Judge throws out murder case

| 04/06/2015 | 12 Comments
Cayman News Service

Jose Sanchez arrives at the scene for a court visit with prison guards and lead detective on the Webster murder Dennis Walkington

(CNS): Jose “Pito” Sanchez walked away from court a free man on Thursday after Justice Charles Quin threw out the case against him for the murder of Solomon “Solly” Webster in September last year. The judge said it would have been impossible for him to find beyond reasonable doubt that Sanchez was the killer because there were at least four possible scenarios that could have led to the Special Olympian being shot.

Responding to a second submission by the defense to throw out the case because of a lack of evidence against Sanchez (27), the judge agreed that there was insufficient evidence to support a guilty verdict.

Outlining the various scenarios in which Webster could have been shot, he said Sanchez could have brought the gun. However, he said, it was reasonable to think that Shaquille Bush brought it in order to shoot Sanchez and during the fight he lost control of the weapon, especially since Bush was seen fleeing the premises as soon as Webster was shot.

Justice Quinn said that, alternatively, Webster could have brought the gun in order to help Bush, as witnesses said they heard Bush say, “Solly take it out!”

In a fourth scenario, the judge said that while Sanchez, Bush and Webster were in a scuffle, it is possible that Webster shot himself accidently.

In light of these four inferences, the judge stressed there was “no justifiable reason to convict” Sanchez. Justice Quinn added that not only was there insufficient evidence to say Sanchez had brought the firearm to the scene, there was in fact evidence suggesting he had not.  The judge even raised concerns that the weapon recovered from the scene may not have been the one used to shoot Webster. During legal arguments in this case the court had heard that Bush was also involved with firearms.

As a result of the serious question marks surrounding the crown’s case, the judge granted the defense application and stopped the trial.

With no other court matter outstanding, Sanchez, who could barely contain his delight as he stood in the dock when the judge read his ruling, was free to go after some eight months on remand at HMP Northward.

However, before releasing Sanchez the judge said, “It is tragic that a young man who represented Cayman in the Special Olympics should have his life ended in such a manner. I give my condolences to his family members.” He added that if guns were removed from the island, “dreadful events such as this would not have occurred”.

Webster died after he was shot during the fight in a yard in Miss Daisy Lane on 7 September 2014 at around 8pm. He was wounded in the leg after the bullet passed through his femoral artery and he was pronounced dead later that night at the George Town hospital, having bled out from the wound. Despite his learning disabilities and other problems, Webster who was just 24 years old when he was killed, had won a gold medal at Bocci in the 2010 regional Olympics and was a talented athlete who excelled in a number of other sports.

CNS Intern Jaida Alexander contributed to this report.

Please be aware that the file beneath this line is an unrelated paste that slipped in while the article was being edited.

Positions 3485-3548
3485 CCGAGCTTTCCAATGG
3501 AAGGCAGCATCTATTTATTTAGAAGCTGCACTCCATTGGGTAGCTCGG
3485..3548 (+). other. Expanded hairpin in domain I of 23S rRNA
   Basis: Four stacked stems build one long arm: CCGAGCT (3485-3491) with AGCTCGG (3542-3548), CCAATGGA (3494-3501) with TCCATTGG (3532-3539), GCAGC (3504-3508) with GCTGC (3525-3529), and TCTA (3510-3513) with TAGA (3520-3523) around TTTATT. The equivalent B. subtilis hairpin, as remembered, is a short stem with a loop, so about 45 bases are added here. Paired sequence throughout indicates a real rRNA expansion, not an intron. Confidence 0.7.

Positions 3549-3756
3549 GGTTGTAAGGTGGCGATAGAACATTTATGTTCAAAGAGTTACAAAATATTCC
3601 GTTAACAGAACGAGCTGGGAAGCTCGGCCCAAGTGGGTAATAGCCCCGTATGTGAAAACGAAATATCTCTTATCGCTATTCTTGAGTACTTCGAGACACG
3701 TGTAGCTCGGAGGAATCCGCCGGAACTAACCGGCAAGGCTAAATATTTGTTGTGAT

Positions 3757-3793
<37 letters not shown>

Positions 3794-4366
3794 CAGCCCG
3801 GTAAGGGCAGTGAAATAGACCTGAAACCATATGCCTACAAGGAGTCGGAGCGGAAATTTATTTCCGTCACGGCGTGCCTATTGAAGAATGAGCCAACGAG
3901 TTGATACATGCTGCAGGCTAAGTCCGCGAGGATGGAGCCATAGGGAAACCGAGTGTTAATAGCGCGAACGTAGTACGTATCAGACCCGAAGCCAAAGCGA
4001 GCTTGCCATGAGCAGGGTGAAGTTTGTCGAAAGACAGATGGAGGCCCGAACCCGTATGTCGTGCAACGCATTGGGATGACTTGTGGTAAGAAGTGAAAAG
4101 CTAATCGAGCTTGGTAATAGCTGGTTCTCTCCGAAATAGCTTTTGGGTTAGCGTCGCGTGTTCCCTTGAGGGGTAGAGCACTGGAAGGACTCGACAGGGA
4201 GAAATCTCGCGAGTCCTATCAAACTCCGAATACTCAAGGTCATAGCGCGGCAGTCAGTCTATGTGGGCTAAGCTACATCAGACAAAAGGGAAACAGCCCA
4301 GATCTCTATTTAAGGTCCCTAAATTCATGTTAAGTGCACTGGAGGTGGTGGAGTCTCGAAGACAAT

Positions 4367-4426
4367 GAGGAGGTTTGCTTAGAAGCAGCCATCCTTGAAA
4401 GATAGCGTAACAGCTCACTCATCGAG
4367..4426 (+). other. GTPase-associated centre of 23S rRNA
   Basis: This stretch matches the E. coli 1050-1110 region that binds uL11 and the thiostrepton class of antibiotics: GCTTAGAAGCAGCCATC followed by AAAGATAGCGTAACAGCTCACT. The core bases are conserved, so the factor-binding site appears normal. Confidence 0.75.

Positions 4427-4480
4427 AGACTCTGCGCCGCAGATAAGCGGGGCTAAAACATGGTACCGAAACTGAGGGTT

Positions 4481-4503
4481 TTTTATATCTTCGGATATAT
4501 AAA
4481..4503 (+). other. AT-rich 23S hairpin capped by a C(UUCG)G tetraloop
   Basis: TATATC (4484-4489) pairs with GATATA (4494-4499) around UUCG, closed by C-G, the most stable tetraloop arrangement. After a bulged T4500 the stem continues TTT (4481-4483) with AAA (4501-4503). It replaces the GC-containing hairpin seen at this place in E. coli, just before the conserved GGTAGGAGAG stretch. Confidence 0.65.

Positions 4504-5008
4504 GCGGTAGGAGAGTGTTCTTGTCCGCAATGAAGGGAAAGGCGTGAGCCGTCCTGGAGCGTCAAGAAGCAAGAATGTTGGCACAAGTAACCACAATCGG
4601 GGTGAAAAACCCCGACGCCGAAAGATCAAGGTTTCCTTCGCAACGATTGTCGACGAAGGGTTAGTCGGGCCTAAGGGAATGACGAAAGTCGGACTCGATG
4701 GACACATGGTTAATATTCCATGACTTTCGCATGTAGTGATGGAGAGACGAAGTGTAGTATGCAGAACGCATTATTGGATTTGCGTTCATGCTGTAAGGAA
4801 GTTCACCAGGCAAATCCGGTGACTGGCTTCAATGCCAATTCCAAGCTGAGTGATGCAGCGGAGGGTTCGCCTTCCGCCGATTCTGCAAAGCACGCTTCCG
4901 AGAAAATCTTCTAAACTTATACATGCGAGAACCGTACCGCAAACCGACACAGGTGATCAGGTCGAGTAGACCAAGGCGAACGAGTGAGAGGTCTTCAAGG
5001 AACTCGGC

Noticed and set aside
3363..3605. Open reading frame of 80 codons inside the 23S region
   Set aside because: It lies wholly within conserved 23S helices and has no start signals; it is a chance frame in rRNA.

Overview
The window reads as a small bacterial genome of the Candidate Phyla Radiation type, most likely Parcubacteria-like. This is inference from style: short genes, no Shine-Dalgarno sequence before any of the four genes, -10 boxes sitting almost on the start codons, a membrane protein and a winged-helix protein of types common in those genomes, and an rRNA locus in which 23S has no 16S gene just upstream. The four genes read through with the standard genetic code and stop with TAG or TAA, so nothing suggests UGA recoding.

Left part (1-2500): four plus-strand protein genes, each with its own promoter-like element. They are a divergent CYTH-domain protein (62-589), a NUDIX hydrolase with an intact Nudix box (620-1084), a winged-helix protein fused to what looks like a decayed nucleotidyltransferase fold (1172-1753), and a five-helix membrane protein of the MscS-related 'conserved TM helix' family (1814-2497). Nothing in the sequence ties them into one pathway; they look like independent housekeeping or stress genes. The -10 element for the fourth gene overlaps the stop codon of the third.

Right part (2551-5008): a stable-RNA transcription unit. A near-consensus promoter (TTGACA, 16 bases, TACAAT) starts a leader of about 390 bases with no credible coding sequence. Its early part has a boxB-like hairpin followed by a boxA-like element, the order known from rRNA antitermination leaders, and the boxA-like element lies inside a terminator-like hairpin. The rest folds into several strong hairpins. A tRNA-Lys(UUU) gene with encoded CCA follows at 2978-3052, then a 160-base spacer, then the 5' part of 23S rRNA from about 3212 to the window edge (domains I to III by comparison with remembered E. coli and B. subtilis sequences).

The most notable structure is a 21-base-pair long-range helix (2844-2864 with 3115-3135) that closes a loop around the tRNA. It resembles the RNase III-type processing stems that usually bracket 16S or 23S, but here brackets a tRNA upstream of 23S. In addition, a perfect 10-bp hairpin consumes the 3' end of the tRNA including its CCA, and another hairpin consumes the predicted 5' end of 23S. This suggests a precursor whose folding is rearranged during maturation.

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Category: Courts, Crime

Comments (12)

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  1. R. U. Kidden says:

    And the Judge said, ”if guns were removed from the island, dreadful events such as this would not have occurred”.

    That sounds good, but unregistered guns have been illegal for years. If they are illegal, why are there so many illegal guns still being used….. or was this gun registered and legal?

  2. Anonymous says:

    System needs a serious Shake up

  3. philip says:

    enough is enough , when is someone in CPS going to held accountable for bringing these cases to court with half arse evidence ,weak witnesses that allows the criminals to walk free as well as costing us the taxpayers, this case should have never made it to court based on the evidence at hand.

  4. Anonymous says:

    A shame there will be no justice for Solly.

    • Anonymous says:

      Do we not have or have access to forensics? I’m shocked at the statement by the judge about the gun recovered at the scene may not have been the gun used to shoot Sully. Why couldn’t the gun be dusted for fingerprints, bullet be tested?

      • Anonymous says:

        No surprise that criminals are better represented then the common people (you and I) here in Cayman islands. It would be better if they just leave the job of police, Judge and Jury to the people.

      • Anonymous says:

        Because when the gun was tested it was said that it was not able to fire a live round.

        • Sammi blue says:

          It seems as if the broken gun was left at the scene to distract the police from actually looking for the real gun. That means that other gun is still out there and probably being used in other criminal activities. I find that Judge Quin is always thorough and fair. If he says there is not enough evidence to convict , I believe him. It is very sad but what else could he Do? I thin it is time to re organise DPP. How many more bungled are we suppose to accept from them. Enough is enough

      • SSM345 says:

        The gun recovered at the scene was proven to be broken i.e. it could never have fired the shot.

        • Anonymous says:

          Persons unknown has access to the gun for 24 hours before the gun was found by then cops. Amazing incompetence on all sides.

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